Private Fund Investment Advisers Registration Act Of 2009 Passes House Committee Vote

Author:Mr John Brunjes and Genna N. Garver
Profession:Bracewell & Giuliani LLP

On October 27, the U.S. House of Representatives Committee on Financial Services approved the Private Fund Investment Advisers Registration Act of 2009 (to be reported as H.R. 3818) by a bipartisan vote of 67 to 1 (Rep. Ron Paul (R-TX) opposing). Although the passing of the bill brings the anticipated required registration for private fund advisers closer to reality, yesterday's amendments to the bill also bring the comfort of a one-year transition period before the bill becomes effective and certain limited exemptions. The material provisions of the bill are discussed below.

If enacted as proposed, the bill would require investment advisers of certain unregistered investment companies to register with and provide information to the SEC. Rep. Paul Kanjorski (D-Pa.), Chairman of the House Financial Services Committee's Capital Markets Subcommittee, introduced the bill on October 1, 2009. Similar to the Treasury bill introduced on July 15, 2009 (discussed in our July 16th Alert), Rep. Kanjorski's bill would eliminate the exemption currently in Section 203(b) of the Investment Advisers Act of 1940, as amended (Advisers Act), for investment advisers who during the course of the preceding 12 months have had fewer than 15 clients. In addition, the bill would impose additional ongoing requirements on registered private fund advisers, including:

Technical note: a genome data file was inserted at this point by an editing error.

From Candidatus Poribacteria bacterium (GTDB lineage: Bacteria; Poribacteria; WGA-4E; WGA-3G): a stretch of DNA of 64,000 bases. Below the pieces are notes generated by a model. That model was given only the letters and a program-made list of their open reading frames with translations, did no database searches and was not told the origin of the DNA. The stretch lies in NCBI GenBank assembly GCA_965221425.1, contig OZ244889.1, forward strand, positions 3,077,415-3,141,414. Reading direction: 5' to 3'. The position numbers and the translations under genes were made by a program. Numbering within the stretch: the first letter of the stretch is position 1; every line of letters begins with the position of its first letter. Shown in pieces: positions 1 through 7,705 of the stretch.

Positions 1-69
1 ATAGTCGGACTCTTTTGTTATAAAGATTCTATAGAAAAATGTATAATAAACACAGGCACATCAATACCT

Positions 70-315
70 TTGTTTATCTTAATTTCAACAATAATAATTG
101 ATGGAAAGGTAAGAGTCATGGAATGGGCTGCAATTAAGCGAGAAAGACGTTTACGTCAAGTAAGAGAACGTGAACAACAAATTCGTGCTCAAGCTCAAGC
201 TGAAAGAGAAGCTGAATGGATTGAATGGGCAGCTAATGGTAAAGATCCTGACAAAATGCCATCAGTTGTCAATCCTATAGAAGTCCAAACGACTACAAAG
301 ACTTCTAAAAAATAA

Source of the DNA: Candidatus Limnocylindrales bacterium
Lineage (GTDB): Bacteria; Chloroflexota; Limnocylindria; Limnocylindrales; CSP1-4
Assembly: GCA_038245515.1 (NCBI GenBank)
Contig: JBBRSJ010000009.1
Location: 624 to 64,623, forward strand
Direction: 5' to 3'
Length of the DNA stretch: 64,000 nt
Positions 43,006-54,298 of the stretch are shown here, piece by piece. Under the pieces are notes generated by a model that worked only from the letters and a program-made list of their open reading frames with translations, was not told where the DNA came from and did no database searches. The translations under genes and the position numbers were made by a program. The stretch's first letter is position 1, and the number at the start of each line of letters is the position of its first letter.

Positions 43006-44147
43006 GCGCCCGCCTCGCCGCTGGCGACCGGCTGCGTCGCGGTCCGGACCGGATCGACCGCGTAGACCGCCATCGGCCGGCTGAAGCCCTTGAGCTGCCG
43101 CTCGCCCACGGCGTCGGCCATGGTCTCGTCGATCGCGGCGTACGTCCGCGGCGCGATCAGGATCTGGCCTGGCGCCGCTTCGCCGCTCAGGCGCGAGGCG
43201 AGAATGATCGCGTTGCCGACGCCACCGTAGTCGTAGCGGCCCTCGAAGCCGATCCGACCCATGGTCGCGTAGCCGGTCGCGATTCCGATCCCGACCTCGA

Maintaining books and records and submitting reports regarding the private funds themselves; Making certain disclosures to investors, prospective investors, counterparties, and creditors; and Sharing information with the Board of Governors of the Federal Reserve System for the purpose of assessing the systemic risk of a private fund. Expanding on the Treasury bill, Rep. Kanjorski's bill would also:

Exempt from registration investment advisers to "venture capital funds," as such term is to be defined by the SEC, although investment advisers to such funds still would be required to maintain such records and provide to the SEC such annual or other reports as the SEC determines necessary or appropriate in the public interest or for the protection of investors. Authorize the SEC to require reporting of such additional information from private fund advisers as the SEC determines necessary—not just as necessary or appropriate in the public interest and for the protection of investors or for the assessment of systemic risk. Authorize information sharing with any entity identified by the SEC as having...

To continue reading